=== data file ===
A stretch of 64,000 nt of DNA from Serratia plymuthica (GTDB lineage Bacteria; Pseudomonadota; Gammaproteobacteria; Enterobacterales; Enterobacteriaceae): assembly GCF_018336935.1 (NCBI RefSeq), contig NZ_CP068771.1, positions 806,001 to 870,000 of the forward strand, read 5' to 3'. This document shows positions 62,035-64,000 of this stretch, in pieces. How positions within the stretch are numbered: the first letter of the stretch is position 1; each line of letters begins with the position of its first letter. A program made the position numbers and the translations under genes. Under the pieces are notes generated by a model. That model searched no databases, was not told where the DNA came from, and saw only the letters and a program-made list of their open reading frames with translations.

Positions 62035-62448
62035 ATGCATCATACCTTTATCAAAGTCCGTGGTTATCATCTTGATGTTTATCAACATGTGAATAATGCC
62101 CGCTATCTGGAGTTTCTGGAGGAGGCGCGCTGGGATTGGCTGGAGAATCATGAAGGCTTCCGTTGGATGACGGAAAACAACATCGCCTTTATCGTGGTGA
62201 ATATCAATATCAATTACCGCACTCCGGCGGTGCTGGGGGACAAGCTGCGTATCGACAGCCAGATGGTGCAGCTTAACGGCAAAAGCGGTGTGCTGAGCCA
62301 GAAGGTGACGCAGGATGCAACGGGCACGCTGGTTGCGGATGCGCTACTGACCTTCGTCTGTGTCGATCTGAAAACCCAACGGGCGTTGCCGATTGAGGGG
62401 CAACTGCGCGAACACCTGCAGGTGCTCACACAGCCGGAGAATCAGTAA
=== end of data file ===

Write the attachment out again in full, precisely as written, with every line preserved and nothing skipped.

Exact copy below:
A stretch of 64,000 nt of DNA from Serratia plymuthica (GTDB lineage Bacteria; Pseudomonadota; Gammaproteobacteria; Enterobacterales; Enterobacteriaceae): assembly GCF_018336935.1 (NCBI RefSeq), contig NZ_CP068771.1, positions 806,001 to 870,000 of the forward strand, read 5' to 3'. This document shows positions 62,035-64,000 of this stretch, in pieces. How positions within the stretch are numbered: the first letter of the stretch is position 1; each line of letters begins with the position of its first letter. A program made the position numbers and the translations under genes. Under the pieces are notes generated by a model. That model searched no databases, was not told where the DNA came from, and saw only the letters and a program-made list of their open reading frames with translations.

Positions 62035-62448
62035 ATGCATCATACCTTTATCAAAGTCCGTGGTTATCATCTTGATGTTTATCAACATGTGAATAATGCC
62101 CGCTATCTGGAGTTTCTGGAGGAGGCGCGCTGGGATTGGCTGGAGAATCATGAAGGCTTCCGTTGGATGACGGAAAACAACATCGCCTTTATCGTGGTGA
62201 ATATCAATATCAATTACCGCACTCCGGCGGTGCTGGGGGACAAGCTGCGTATCGACAGCCAGATGGTGCAGCTTAACGGCAAAAGCGGTGTGCTGAGCCA
62301 GAAGGTGACGCAGGATGCAACGGGCACGCTGGTTGCGGATGCGCTACTGACCTTCGTCTGTGTCGATCTGAAAACCCAACGGGCGTTGCCGATTGAGGGG
62401 CAACTGCGCGAACACCTGCAGGTGCTCACACAGCCGGAGAATCAGTAA